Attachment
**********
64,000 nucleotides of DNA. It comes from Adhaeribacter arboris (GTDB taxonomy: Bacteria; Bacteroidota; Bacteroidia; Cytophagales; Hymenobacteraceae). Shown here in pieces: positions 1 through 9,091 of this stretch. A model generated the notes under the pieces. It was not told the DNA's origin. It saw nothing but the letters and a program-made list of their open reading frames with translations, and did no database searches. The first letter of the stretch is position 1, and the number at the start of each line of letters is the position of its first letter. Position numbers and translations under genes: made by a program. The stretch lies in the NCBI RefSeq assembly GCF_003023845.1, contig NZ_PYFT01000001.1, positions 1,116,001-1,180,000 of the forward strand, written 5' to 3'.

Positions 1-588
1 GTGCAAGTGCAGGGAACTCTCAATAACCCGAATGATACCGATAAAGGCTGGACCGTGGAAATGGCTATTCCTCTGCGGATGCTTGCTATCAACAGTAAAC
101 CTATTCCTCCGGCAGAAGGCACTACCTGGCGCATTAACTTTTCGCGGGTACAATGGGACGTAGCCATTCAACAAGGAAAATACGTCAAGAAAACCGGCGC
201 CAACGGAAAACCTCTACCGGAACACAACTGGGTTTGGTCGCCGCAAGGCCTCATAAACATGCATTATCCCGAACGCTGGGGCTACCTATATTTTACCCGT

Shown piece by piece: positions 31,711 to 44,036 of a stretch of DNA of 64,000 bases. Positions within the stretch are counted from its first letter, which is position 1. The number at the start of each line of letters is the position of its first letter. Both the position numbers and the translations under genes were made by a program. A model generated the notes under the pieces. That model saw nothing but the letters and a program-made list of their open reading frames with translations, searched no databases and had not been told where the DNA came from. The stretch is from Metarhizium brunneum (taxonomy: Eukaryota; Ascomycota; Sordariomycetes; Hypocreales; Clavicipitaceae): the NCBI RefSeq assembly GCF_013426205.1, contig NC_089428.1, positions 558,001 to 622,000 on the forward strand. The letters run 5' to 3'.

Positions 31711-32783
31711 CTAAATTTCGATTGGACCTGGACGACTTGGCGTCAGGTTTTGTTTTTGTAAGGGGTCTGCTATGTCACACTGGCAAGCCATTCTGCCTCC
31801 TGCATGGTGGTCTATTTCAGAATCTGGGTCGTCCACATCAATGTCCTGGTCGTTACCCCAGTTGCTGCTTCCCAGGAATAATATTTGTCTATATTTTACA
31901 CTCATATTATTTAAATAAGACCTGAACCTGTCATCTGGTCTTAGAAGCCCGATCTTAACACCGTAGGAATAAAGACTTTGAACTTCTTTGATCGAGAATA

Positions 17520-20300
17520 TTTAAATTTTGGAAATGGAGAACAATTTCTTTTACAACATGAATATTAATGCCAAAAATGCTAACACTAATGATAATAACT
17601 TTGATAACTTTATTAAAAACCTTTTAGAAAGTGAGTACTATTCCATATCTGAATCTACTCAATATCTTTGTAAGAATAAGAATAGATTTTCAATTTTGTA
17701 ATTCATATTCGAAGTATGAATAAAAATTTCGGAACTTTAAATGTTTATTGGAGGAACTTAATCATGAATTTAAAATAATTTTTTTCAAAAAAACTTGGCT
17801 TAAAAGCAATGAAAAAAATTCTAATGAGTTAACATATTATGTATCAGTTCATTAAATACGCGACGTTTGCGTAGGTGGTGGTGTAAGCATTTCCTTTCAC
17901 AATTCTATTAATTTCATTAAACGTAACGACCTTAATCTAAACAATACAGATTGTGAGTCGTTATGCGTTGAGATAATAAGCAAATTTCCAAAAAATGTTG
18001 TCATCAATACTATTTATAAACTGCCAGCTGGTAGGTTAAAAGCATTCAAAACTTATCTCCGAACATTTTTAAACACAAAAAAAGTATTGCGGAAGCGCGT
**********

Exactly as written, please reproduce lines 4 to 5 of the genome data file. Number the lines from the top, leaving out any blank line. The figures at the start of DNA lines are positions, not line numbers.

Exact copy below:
101 CTATTCCTCCGGCAGAAGGCACTACCTGGCGCATTAACTTTTCGCGGGTACAATGGGACGTAGCCATTCAACAAGGAAAATACGTCAAGAAAACCGGCGC
201 CAACGGAAAACCTCTACCGGAACACAACTGGGTTTGGTCGCCGCAAGGCCTCATAAACATGCATTATCCCGAACGCTGGGGCTACCTATATTTTACCCGT